[Full-disclosure] Circumventing NAT via UDP hole punching.
harry at behrens.com
Wed Feb 22 15:52:39 GMT 2012
I believe this is exactly what "Symmetric RTP" in the context of
SIP-based communication has been doing for years.
Or have I missed something?
On 22.02.2012 16:36, Adam Behnke wrote:
> A new write up at InfoSec Institute on circumventing NAT. The process
> works in the following way. We assume that both the systems A and B
> know the IP address of C.
> a) Both A and B send UDP packets to the host C. As the packets pass
> through their NAT's, the NAT's rewrite the source IP address to its
> globally reachable IP address. It may also rewrite the source port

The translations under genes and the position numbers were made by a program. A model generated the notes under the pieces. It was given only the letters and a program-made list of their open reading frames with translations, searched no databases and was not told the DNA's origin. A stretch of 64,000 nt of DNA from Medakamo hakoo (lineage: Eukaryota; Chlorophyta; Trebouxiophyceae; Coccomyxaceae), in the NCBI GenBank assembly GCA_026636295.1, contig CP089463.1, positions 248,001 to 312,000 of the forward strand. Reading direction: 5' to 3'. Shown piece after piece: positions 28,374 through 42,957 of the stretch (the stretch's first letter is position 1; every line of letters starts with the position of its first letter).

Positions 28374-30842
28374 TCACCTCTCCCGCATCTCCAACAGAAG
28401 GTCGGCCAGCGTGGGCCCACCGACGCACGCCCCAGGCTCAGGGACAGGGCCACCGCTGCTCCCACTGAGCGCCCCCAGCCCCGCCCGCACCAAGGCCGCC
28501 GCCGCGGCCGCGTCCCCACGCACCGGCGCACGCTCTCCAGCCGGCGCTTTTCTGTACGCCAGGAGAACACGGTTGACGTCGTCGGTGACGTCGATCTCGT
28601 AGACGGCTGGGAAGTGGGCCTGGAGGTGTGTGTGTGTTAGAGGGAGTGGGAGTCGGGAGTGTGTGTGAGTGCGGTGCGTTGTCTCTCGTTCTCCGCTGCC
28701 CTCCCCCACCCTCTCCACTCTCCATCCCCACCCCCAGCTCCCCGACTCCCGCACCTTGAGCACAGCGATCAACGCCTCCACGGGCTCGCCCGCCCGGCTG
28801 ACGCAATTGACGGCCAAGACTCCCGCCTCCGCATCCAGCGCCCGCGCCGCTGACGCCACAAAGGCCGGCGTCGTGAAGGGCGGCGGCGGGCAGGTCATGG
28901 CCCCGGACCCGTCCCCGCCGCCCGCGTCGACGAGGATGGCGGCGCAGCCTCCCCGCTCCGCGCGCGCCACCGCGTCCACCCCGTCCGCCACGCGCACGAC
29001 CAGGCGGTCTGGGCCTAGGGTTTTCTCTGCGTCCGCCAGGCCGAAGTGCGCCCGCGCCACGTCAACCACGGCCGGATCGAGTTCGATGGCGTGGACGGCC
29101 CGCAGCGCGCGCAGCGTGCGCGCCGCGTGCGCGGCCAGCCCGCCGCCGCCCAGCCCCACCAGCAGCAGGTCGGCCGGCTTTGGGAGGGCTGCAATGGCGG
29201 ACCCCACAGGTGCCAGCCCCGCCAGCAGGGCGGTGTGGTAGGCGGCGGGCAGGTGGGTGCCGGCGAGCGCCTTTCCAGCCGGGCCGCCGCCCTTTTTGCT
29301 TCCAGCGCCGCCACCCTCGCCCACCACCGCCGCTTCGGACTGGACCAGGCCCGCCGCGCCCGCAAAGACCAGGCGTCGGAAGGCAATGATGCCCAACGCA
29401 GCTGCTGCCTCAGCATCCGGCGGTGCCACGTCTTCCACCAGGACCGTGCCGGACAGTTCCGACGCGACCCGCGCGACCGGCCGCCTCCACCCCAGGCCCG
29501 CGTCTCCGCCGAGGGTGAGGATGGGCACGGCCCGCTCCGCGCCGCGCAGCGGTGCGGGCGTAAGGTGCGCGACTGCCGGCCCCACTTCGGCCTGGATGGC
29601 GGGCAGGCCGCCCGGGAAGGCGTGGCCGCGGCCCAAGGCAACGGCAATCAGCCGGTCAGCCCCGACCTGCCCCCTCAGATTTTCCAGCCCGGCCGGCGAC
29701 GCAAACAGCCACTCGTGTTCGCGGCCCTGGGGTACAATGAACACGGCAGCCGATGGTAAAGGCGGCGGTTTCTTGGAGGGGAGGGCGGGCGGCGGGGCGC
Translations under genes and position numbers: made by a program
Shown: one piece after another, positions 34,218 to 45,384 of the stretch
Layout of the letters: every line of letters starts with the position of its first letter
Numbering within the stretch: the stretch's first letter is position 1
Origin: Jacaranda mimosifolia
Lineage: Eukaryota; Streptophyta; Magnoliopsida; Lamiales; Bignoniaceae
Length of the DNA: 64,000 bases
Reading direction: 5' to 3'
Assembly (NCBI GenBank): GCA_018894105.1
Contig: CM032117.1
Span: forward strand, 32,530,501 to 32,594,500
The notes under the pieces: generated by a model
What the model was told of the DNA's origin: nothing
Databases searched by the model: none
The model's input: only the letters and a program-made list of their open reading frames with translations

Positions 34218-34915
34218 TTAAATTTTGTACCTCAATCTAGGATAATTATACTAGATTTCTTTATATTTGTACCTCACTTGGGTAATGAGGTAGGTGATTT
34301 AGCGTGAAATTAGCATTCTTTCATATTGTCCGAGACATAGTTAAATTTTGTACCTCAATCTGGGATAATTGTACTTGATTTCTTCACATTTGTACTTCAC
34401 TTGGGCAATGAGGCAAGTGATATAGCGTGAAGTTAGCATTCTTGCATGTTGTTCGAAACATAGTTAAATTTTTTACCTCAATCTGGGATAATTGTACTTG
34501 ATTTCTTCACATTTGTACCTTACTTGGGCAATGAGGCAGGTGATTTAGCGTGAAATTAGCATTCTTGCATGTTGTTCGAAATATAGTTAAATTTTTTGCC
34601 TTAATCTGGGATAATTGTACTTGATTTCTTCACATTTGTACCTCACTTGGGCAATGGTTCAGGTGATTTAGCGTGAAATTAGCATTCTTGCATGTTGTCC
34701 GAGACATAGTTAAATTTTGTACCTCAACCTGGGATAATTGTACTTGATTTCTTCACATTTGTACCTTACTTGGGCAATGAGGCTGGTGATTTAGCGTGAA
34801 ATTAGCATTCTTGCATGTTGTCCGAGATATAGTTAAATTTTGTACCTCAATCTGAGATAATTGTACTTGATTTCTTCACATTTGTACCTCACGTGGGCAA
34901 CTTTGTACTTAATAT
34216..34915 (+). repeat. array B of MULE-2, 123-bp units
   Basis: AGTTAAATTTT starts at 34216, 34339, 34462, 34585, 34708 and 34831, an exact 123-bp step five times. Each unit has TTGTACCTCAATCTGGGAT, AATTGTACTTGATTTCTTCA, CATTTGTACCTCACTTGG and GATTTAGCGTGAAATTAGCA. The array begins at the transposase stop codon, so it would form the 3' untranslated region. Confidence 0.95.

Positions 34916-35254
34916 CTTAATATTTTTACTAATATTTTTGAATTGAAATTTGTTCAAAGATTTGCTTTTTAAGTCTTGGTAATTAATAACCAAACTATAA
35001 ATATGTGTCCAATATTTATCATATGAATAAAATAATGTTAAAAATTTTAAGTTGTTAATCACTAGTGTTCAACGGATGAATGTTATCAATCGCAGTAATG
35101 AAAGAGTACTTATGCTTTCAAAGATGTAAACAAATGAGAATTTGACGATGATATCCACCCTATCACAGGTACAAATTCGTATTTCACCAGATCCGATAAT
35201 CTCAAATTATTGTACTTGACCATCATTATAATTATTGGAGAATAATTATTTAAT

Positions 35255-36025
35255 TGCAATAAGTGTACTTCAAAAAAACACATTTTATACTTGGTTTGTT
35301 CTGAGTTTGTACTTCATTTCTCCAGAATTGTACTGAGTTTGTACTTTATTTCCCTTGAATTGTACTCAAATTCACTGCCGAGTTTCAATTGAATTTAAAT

> number, in which case UDP hole punching would be almost impossible.
> b) C notes the IP address and port of the incoming requests from A and
> B. Let the port number for A equal X and the port number for B equal Y.
> c) C then tells A to send UDP packet to the global IP address of the
> NAT for B at port Y, and similarly tells B to send UDP packet to the
> global IP address of the NAT for A at port X.
> d) The first packets for both A and B get rejected while entering into
> each other's NAT's. However as the packet passes from the NAT of A to
> the NAT of B at port Y, NAT A makes note of it and hence punches a
> hole in its firewall to allow incoming packets from the IP address of
> the NAT of B, from port Y. The same happens with the NAT of B and it
> makes a rule to allow incoming packets from the IP address of the NAT
> of A from port X.
> e) Now when A and B send packets to each other, these get accepted and
> hence a P2P connection is established.
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